Who buys books and what do they buy?

While looking for information on how people decide what books to buy, I found a helpful PowerPoint presentation from Bowker that summarizes research from the first quarter of 2011.

The information presented probably hasn’t changed dramatically since then (with the exception being the growth of e-books, but even with older research, you can see the trends), so I’m sharing a few highlights from the research here and including the presentation, too, so that you can review the slides for more information.

The Bowker research studied:

  • Who buys books
  • Categories and formats they buy (the information shared is skewed toward fiction — the categories are all fiction, graphic novels, mystery, romance, biography, cooking)
  • Where they buy books
  • Why they buy them

Here are a few facts that stood out for me and might help you.

Who buys books?

  • Of the categories reported on (all fiction, graphic novels, mystery, romance, biography, cooking), women buy most books except graphic novels (men buy two-thirds of them).
  • Men buy almost half of all biographies.
  • The two strongest categories for men in this research are graphic novels and biographies.
  • 18-29 year olds buy the most books, but those 30-44 are right behind them.
  • The people with the most money bought the least amount of books.
  • Those in the mid-income range of the study, $54,000-$74,900 in annual income, bought the most books.
  • When combining age ranges, those 13-17, 18-29, and 30-44 buy more books collectively than those 45-54, 55-64, and 65+.

Categories and format they buy

  • Those ages 18-29 buy 60 percent of the graphic novels.
  • People 65+ buy the least number of books, favor mysteries, and don’t buy graphic novels ( that part is a big surprise, eh?).
  • Trade paperback is the most popular format for graphic novels.
  • Hardcover is the favored format for biography and cooking books.
  • The most popular choice for mysteries and romance novels is mass market paperback.
  • All categories cited were seeing an upward trend in e-book purchasing except graphic novels.

Where do they buy books?

  • The information shared only addresses mystery books — those buyers purchase online and at large chains.
  • Mystery buyers with the highest income buy at Amazon while those with the lowest buy at Walmart.

Why they buy them

  • Mystery and romance lovers are influenced the most by the author.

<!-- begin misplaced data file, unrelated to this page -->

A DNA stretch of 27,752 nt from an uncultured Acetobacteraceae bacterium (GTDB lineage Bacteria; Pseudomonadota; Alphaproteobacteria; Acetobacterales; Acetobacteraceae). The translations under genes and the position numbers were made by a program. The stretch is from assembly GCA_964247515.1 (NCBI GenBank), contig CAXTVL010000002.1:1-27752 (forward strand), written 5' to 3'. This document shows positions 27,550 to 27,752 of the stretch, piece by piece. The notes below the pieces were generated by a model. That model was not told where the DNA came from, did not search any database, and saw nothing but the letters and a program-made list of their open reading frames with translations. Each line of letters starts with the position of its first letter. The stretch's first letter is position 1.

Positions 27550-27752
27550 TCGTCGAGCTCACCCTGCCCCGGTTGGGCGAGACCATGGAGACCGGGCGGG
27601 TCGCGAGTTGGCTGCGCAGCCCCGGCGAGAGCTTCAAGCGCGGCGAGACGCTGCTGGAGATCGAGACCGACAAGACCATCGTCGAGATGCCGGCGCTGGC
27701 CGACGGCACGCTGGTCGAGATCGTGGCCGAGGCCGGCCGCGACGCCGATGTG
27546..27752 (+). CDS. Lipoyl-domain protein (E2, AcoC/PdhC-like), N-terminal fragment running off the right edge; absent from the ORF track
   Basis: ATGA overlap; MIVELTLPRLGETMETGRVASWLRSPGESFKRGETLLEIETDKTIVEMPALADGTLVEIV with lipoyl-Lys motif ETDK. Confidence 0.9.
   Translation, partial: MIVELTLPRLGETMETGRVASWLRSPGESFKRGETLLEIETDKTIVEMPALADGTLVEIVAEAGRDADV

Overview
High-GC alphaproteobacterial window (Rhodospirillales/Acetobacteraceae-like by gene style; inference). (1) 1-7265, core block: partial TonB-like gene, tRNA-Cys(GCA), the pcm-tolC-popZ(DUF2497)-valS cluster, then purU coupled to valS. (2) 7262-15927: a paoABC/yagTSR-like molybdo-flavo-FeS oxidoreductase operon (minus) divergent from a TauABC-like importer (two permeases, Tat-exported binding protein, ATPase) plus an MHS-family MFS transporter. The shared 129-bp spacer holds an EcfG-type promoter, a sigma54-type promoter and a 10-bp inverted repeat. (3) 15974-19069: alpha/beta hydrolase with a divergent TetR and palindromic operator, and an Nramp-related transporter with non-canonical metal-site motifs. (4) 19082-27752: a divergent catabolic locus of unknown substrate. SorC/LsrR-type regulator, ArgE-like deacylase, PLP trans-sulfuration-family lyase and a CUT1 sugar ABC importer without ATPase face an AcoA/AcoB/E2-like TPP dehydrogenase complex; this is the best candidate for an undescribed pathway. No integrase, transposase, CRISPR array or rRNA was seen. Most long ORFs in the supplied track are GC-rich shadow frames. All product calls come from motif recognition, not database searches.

• Biography and cooking readers say they buy because they like the topic or subject.
  • Graphic novel purchasers like the series.
  • Those buying graphic novels, mysteries, and romance novels cite “other awareness” for how they learn about the books they purchase over options ranging from a friend’s recommendation to reviews.
  • Biography buyers learn about books through recommendations.
  • Cooking category buyers discover books through in-store displays.
  • Those buying cooking books are the most impulsive with their purchases; those purchasing graphic novels are the least impulsive.
  • Mystery and romance readers plan to buy at a specific time, but don’t have a specific book in mind.
  • Graphic novel and biography buyers purchase a specific book at a specific time — it’s all planned and not impulsive.

Here’s the file

Interested in learning more? Here’s the file. My thanks for the folks at Bowker for sharing this on SlideShare.

What do you do to research your book’s target audience? How do you learn what you need to know about them?

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    1. I agree, Barbara! When I clicked through the slides, I was surpised there weren’t more 65+ book buyers. I wonder if they’re readers, but borrowing from the library because of fixed income limits, instead of buying. What do you think?

  1. Very interesting and informative. The demographics blew me away.To listen to the news you would think young people don’t read anymore and they read the most in reality. I’m really going to use this info in so many ways.

    1. I’m so glad it’s helpful to you, Brian! I was glad to see that info on young readers, too — very encouraging!


  2. As the cliché goes, books are the cheapest way to travel. Mystery and romance will never get old. That was a very meaningful and useful research. It will be of great assistance to authors and book-lovers alike.

    1. Tari, I haven’t heard that cliche, but I love it! Thank you! I’m glad you found Bowker’s research helpful — and how generous of the company to share it.


  3. Thanks for this info! However, I’m not sure what to make of this phrasing: “Men buy almost half of all biographies.” So do women buy slightly more than half of all biographies? It seems like an odd way of stating the statistics.

    1. Val, you can get the specific numbers by viewing the research above. It will answer any questions.


    1. Thanks, Michael. From my perspective, the more authors know about what makes a buyer decide to purchase a specific type of book, the better able they are to select the promotion tactics that will have the greatest impact. There was some helpful info. on that topic farther into the report.


  4. I am glad to see that younger people are reading, but I wonder if there’s wisdom to be sought in the finding that 65+ folk do not buy many books. perhaps they are underserved in topic or tone, and/or poorly marketed to…

    1. Kerry, I was thinking fixed income = more borrowed library books or interpersonal loaning!


  5. i buy only biographies or historical background books and usually online.
    so i guess i fit the prototype.
    i’ve read close to 300 biographies in the past two to three years.

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